Admins Aren't the Reason College Costs Keep Soaring
Occasionally, I like to write about rising college costs, and what they mean for the students who are borrowing huge sums to finance their education. Whenever I do, I can count on at least one faculty member -- and often more than one -- to explain earnestly that he quite agrees: the problem isn't the faculty, you see, but the incredible proliferation of administrators. In this telling, administration is like a gut bacteria that has somehow gotten out of control, reproducing itself merely for the sake of reproducing itself, and in the process doing considerable damage to the body that hosts it.
Tim Burke, a Swarthmore professor who is also a top-notch (if insufficiently prolific) blogger, has penned a long post that is a very useful corrective to this complaint. It isn't that the professors are wrong, exactly -- administration has grown fantastically over the last 50 years. And empire building is undoubtedly some of the reason for this, because all organizations accumulate unnecessary mid-managerial retinues unless the leadership makes a regular effort to scrape off the supernumerary barnacles.
However, most of those administrators have been hired for two much simpler reasons: The faculty wanted to outsource their administrative responsibilities to professionals so they could focus more on teaching and research; and the demands placed on a university are much greater than they used to be.
I am not going to excerpt Burke's piece because it is too multifaceted, and too good; you'll just have to read the whole thing. He elaborates the many new things that administrators now do, from monitoring diversity to tending the mental health of the students. He touches on the legal changes that have made much of this administrative bloat into an expensive necessity, a sort of institutional immune system that defends against lawsuits. He also mentions the new regulations, like Title IX, that imply a whole new staff of people certifying that you have complied with their requirements.
Burke notes that this is not unique to colleges. When I started as a full-time staffer at Bloomberg LP, I went through a lengthy orientation with HR people who walked us through our benefits, various ethics and data security rules, and the process for enrolling in payroll functions like direct deposit and 401(k) contributions. Fifty years ago, at a similarly sized-institution, I might have had a half hour of filling out forms. Legal requirements were simpler. Benefits were simpler. Direct deposit and tax-advantaged savings accounts didn't exist. As those changes have accumulated, companies have acquired a large staff of people who do nothing but manage the process of hiring, firing, retaining, and tending to, the rest of the employees. The economy has lost an army of payroll clerks, and gained an even larger army of "human resources professionals." And information technology staff. And lawyers. You see the same at basically every large institution -- including the government behind the rules that require the compliance.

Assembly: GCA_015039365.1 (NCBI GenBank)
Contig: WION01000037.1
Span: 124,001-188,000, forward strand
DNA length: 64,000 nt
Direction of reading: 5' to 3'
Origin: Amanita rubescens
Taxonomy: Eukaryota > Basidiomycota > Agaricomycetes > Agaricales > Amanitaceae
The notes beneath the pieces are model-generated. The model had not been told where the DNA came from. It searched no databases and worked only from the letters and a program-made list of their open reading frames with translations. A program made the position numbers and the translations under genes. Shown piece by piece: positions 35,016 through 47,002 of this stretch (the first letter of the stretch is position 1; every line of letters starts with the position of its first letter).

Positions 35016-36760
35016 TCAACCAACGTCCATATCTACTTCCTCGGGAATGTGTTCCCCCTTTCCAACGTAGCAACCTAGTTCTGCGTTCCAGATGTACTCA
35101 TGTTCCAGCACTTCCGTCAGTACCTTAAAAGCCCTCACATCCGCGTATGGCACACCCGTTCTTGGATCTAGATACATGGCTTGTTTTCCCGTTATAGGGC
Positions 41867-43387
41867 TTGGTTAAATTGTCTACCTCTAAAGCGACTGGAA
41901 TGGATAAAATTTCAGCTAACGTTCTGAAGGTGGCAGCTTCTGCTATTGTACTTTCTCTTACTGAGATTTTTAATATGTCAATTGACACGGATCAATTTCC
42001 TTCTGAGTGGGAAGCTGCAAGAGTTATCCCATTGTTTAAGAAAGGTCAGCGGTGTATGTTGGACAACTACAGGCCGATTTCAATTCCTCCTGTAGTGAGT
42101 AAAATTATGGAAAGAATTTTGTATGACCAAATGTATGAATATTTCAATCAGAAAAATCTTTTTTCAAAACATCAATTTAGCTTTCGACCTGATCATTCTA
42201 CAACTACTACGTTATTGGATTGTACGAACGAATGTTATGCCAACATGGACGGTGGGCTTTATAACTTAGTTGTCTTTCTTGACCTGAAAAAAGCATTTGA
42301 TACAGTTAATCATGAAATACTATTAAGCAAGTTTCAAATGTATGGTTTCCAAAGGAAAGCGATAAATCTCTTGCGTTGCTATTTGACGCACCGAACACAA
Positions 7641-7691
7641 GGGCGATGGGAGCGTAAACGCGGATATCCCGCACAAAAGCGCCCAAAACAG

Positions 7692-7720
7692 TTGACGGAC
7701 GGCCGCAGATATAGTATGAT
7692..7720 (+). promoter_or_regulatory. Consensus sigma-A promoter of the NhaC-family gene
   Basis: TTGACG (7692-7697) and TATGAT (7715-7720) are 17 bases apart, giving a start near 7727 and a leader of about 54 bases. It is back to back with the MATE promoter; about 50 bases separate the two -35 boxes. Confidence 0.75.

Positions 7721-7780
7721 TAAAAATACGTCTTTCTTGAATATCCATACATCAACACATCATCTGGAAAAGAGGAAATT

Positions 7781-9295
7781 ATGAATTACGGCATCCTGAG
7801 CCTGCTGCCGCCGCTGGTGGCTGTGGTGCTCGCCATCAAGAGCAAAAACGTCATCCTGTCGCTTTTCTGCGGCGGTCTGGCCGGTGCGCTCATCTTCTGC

The most important point that Burke makes is that the complaining faculty supports almost all of these changes. How many professors want to dismantle the diversity initiatives, the support networks for students, and so forth? How many of them want to fire the vast administrative bureaucracies and go back to doing those (tedious) jobs? How many of them want to dismantle the computer networks, get rid of their fringe benefits, and throw themselves open to lawsuits by disgruntled students? Not many, I'd wager.
You can argue that most of the changes at universities are unnecessary bloat that doesn't do much to get the students educated and graduated. That's certainly open to debate, and I myself can think of more than a few candidates for the axe. But if that's where you want to cut, then you should be arguing in the specific -- cut this useless program -- not against "administration" in general. Gut bacteria have an important place in our innards.
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